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1  International / EspaƱol / Re: Mensajes de audio con Arduino, un sistema barato [INFO] on: November 16, 2013, 08:24:34 pm
Usa um RC low pass filter antes de lo altavoce, para limitar la maioria de los artifactos de lo PWM.
Se quiseras, hay postado algo sobre PCM and WAVE, de lo puento de vista de microcontroladores. Solo la introducion a elos... Mas para venir...
Quicas es util para vosotros..
http://dubworks.blogspot.co.uk/2013/11/wav-file-format-and-brief-intro-into.html
*perdona mi espanol smiley
2  Using Arduino / Audio / Re: How to play Raw audio? on: November 16, 2013, 08:03:22 pm
No experience in streaming data online, but if you have the chance to choose the data format you have a few options...
WAVE PCM 8 bit is unsigned( probably the easiest and lighter to implement on a uC ( good for speech); 16 bit unsigned if you need more quality. Anything else might be a bit too much to handle in real time, specially if the sound is not the main aim of your project/code.
Or just PCM , given the chance, of course !
I started documenting the WAVE format from an embedded pont of view, as an option to an add-on for one of my projects.... Gives you a good insight into other related formats as well  AVI, RIFF and compression related ones, etc.
Hope it comes handy !
http://dubworks.blogspot.co.uk/2013/11/wav-file-format-and-brief-intro-into.html
3  Using Arduino / Audio / Re: Can Arduino Be Set Up As an Audio Interface in Windows? on: November 16, 2013, 07:53:33 pm
Youd have a lot of problems ... Most audio standards are quite heavy on calculating and sample  if you wanted inputs), heavy on storage and the only lighter ones unbalance things by having compressed formats . You could always do everything on 8 bit unsigned PCM  16 bit is signed already and you dont want to get into IEEE Float format ): ).
Dedicated chips, deffo the way to go ! Unless you want to build a proof of concept. Then go for it !
There is a usb serial audio input with the DUE Forum post, somewhere ( was developed for an oscilloscope if my memory serves me well). But im gonna guess youd still have to deal with the PC processing of things in some way, plus deal with the encoding format youd be using.
As i said, id go for a dedicated chip, unless you want to study it , proof of concept or similar...
4  Using Arduino / Audio / Re: Adding ADSR to wavetable synth...? on: November 16, 2013, 07:44:56 pm
With the 8 bit series you can implement a linear, proper ADSR without many problems  rule of thumb, unless you already pushing it far); With DUE, you can take into the realms of looping inside the sustain stage, exponential attack stage, and a few more quirks not so easy with the 8 bit series, specially if you're aiming at a more complex synth module.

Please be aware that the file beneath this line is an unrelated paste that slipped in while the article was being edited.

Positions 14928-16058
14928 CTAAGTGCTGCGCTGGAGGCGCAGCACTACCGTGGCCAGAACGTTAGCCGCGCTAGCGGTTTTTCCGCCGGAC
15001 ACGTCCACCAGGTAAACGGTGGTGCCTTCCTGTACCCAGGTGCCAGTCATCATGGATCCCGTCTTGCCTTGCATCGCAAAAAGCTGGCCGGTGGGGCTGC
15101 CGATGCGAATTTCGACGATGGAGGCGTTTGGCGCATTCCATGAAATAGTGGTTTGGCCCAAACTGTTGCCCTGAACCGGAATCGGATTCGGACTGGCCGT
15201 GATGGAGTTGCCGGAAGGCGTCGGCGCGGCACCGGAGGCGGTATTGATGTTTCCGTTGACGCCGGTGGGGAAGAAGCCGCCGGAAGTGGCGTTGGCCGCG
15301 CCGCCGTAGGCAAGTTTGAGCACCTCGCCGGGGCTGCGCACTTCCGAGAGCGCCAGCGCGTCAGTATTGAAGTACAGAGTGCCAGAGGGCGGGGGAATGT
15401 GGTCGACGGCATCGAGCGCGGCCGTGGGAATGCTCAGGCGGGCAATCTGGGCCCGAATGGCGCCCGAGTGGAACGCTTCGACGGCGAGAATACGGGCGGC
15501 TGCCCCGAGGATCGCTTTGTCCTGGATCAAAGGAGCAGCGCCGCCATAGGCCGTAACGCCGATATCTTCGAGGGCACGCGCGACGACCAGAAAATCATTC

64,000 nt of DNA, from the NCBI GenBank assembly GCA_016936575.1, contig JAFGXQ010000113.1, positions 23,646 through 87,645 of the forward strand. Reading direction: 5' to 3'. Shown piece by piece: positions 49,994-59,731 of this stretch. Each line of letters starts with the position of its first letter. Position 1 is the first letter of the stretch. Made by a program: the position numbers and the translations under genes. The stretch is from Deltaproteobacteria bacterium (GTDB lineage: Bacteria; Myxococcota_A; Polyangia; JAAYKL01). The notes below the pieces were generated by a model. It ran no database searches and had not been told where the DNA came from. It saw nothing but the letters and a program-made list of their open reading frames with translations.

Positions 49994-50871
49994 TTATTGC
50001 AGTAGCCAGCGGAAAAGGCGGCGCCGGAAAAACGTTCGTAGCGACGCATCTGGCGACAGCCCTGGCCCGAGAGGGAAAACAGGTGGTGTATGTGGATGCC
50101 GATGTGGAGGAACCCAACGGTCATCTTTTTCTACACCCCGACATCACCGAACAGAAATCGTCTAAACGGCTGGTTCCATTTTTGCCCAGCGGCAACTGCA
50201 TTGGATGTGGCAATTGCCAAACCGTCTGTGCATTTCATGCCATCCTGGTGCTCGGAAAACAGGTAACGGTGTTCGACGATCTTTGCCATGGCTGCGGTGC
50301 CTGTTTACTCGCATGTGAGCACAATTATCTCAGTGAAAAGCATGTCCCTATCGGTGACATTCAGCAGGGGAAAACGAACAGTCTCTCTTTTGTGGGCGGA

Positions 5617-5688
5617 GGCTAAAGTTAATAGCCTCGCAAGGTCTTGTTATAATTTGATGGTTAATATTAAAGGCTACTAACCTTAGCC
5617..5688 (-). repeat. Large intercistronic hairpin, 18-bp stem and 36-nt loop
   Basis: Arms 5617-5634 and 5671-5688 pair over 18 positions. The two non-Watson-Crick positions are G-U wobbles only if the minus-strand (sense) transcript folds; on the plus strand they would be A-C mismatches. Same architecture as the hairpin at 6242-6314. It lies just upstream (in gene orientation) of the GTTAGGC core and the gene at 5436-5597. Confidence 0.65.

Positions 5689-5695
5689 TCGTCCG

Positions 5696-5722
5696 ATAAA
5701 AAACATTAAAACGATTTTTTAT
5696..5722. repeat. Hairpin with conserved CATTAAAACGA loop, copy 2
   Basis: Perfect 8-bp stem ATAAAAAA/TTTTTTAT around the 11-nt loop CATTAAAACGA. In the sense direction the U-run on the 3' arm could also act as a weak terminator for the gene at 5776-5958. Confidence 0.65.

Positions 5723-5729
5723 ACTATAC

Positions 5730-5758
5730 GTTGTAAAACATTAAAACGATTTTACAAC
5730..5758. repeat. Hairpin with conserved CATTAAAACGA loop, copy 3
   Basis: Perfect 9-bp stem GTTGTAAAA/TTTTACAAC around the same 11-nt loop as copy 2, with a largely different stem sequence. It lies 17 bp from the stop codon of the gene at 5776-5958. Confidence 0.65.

As Duane said , usually its done by one multiplication against a value based on an accumulator to keep track of where the ADSR is or whatever way you might find to do this).
Use the proverbial ADSR graph as a guide for a clearer understanding, if you havent already !
http://en.wikipedia.org/wiki/File:ADSR_parameter.svg

* Duane's posts are brilliant to guide you into the basic building blocks, plus saves you some hassle with the intricacies of the hardware.
I have been doing some posts on it, several different ideas, some of the classic methods, etc but not much of a finished working code posted as yet( just exemplifying, more on a reading style not optimized as was written for better understanding of the concepts i was trying to demonstrate in each of them; kind of building blocks stages, one by one).
I been trying to document as much as i can, so i can share it and hopefully help others save some time, where i didnt smiley
http://dubworks.blogspot.co.uk/
5  Using Arduino / Audio / Re: IIR Sine wave generation on: November 16, 2013, 07:32:11 pm
Nice one.... Been looking into all the discrete implementation methods for sines/cosines ( approximations inclusive) and hadn't looked properly into this method yet.
Thanks for sharing !
6  Using Arduino / Audio / Re: Arduino DDS Sinewave Generator on: November 16, 2013, 12:24:45 pm
If you dont need much accuracy, you can count time using many other methods... Interrupts being one of them ?! If not, there is always the option of a real time clock chip  ?! Or the proverbial 32.768 kHz crystal, to keep the time? I think it depends how accurate you need it to be !

PS: Actually, the interrupt on the code is quite close... Every 31250  Clock Interrupts, will be  a second, 15625 half a second, and each interrup 0.000032  of a second... A millisecond will be 31.250(31+1/4) and 125 will, make exactly 4 millis...
7  Using Arduino / Audio / Re: Arduino Realtime Audio Processing on: November 10, 2013, 09:00:35 am
Mike is probably right, as usual...
my guess would also go on...Maybe the wrong board/chip?!
As far as i remember that specific example will work on atmega 328, 168 and previous compatibles( 8, etc).
Even to use with the mega 2560 there might be the need for slight alterations in order to port the code( dont quote me on this, for this particular  example you mentioned though... Havent looked at the code for a while) , but am sure it does compile and work on the Uno/328,etc.
8  Using Arduino / Audio / Re: Arduino Realtime Audio Processing on: October 28, 2013, 03:35:24 pm
DC_Offset in this code is the Offset value used to make it a ONLY POSITIVE values for the pwm ( as its easier to work with this kind of signal calculations mimicking nature's laws ... ) As PWM will only work with values up to 255 the middle point is 127( a wave travels between +1 and -1 , with ZERO being the middle point). Does that make more sense ?! So DC_Offset is the value that offsets the result into a positive number( or zero), which is also the same as the value for the amplitude calculations( did you notice is also 127?! dc_offset +127= space wherethe wave will travel...its a cheap way of calculating it in the discrete domain ).